Day 16 – The Pilgrims Way

I stayed overnight at Chilham and woke early to leave at about 8 am. I tried the church doors before going and found them locked, but a man appeared and said, ‘Wait there a few minutes. I’ll open up.’ He said he did this duty on his way to pick up the papers. He told me they are getting the clock repaired by the Cumbria Clock Company, which did Big Ben, and the church has to raise £48,000. I got my passport stamped.

The walk was partly on roads and partly over rolling farmland. One feature at the top of what I think was called ‘Cardiac Hill’ was a seat designed to portray the sound waves of people in the nearby village. There was also an audio button for some poetry and an explanation of the artwork. The seat had a good view but I had to press my ear to hear the audio as the wind was noisy. The seat was made from apple crates. Soon after, I went through a huge orchard area with thousands of apple crates.

I arrived at Harbledown and tried the water from St Thomas Becket’s Well. Some of the Pilgrims who went to Canterbury in medieval times went to be healed, and perhaps the well had healing powers. I arrived at Harbledown Church just as their Sunday morning service was nearing the end. I went in to enjoy the smell of incense and the last hymn. I also got my pilgrim’s passport stamped there. They invited me to the church hall for coffee and cake, and were very friendly and sent their greetings to the churches in Abingdon.

Soon after, I got a view towards the towers of Canterbury Cathedral. I stopped off at St Dunstan’s Church on the way and admired the Thomas Moore window in the Roper Chapel. The head of Sir Thomas Moore, having been spiked over London bridge, was buried in the Roper Chapel.

From there, the last part of the pilgrim way was through busy pedestrian streets to the cathedral where I got what I thought would be the last stamp. I was allowed in free as a result of the passport stamps.

I went in search of St Thomas Becket’s shrine. But just like St Swithun’s shrine at Winchester, it had been removed under the orders of King Henry VIII. Instead there was a single candle.

There were lots of stain glass windows showing people in beds being cured. Among them was a picture of pilgrims going to Canterbury. The man in front has crutches. I bought a little Becket badge as a souvenir like pilgrims used to do. Back then they would have been made in lead but not anymore.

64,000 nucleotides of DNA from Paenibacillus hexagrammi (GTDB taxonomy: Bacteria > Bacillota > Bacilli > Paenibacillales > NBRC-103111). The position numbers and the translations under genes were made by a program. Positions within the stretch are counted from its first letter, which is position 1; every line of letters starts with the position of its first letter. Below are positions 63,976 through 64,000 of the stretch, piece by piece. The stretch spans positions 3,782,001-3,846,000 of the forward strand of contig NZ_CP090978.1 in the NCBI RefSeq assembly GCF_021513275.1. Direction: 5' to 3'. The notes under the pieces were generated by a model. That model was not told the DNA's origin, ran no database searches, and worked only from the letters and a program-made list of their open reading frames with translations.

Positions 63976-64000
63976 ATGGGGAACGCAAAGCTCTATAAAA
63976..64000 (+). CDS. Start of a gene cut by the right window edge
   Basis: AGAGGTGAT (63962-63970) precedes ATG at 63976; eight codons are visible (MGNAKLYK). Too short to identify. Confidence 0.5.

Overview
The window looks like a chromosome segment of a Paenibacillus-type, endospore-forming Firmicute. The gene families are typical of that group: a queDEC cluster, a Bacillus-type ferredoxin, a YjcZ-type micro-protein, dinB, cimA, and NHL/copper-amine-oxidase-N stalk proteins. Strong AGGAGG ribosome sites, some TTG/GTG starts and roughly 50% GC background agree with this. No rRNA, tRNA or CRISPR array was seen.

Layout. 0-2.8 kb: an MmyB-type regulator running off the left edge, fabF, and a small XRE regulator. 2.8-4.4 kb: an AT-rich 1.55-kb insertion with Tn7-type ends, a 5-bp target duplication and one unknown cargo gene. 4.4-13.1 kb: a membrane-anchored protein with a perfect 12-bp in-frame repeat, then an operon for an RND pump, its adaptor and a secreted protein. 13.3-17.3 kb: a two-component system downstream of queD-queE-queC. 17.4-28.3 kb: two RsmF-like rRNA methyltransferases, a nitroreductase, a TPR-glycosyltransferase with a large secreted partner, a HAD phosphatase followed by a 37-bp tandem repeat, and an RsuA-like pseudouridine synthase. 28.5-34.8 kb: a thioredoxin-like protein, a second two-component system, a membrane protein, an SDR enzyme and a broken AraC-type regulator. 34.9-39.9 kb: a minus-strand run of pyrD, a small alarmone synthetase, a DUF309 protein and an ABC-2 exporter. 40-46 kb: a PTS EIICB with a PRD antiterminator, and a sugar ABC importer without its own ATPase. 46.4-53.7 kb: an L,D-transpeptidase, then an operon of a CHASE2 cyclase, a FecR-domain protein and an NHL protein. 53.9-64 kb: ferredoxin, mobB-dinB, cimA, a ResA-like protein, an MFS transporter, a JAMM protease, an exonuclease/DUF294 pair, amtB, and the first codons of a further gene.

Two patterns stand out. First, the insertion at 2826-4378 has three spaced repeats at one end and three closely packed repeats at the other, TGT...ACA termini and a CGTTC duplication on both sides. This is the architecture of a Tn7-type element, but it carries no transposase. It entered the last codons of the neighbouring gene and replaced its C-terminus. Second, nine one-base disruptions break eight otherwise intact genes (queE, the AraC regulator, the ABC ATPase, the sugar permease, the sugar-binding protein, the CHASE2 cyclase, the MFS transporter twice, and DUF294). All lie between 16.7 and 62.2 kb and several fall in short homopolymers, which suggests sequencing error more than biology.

I also visited St Martin’s Church about half a mile away. It is the oldest continually used church in the English speaking world and was founded about 580 AD. I only just got there in time as they closed at 3 pm and I got there with minutes to spare. The volunteer manning the church said it was more interesting than the cathedral. He showed me the roman walls and square door from around 400 AD, from a Roman building, that form the oldest part of the church. He also stamped by passbook with a final stamp, bigger than the Cathedral stamp.

I came home by train and bus in about 4 hours. The equivalent distance took me 16 days on foot.

Day 15 – The Pilgrims Way

My final night using Maidstone as a hub
It wasn’t a place I got to know well. On the corner of High Street as I left, I saw a plaque commemorating seven people who were burned for their faith near that Spot in 1577.

Today, with the sunshine and a seat upstairs, I enjoyed a great view from the bus. It felt like sightseeing with half-timbered buildings, village greens, churches and church barns, and a forest nature reserve.

I changed at Ashford. I aimed to get from stop L to stop J at County Square, thinking they’d be close together. I had a few minutes before the 666 bus (the one I missed yesterday after getting lost). The bus driver’s instructions for stop J weren’t clear. I found stops M and N, but not J. Eventually, with someone else’s help, I located it, but by then, I’d missed the 666 again. So, just like yesterday, I ended up taking the B bus. I then walked about a mile on a busy road to find the Pilgrim’s Way at Boughton Lees.

There, I found a beautiful open church called St.Christophers. It’s an old secular building converted into a church. Window ledges on both sides held jars of flowers, creating a pleasant aroma. The door kept swinging shut due to the wind, and unfortunately, when I left and closed it, it wouldn’t open again.

Continuing the way, I followed instructions from my guide and found the path leading to Canterbury. As I walked along a narrow path, two Germans approached me going the other way. They were confused, asking if this was the way to Canterbury. I pointed them in the right direction. They were the first people with the same destination but were on the secular North Downs Way.

The path led to another church at Boughton Aluph, which was closed. I sat on the rustic seat near the yew tree before following another path that led through a farmyard.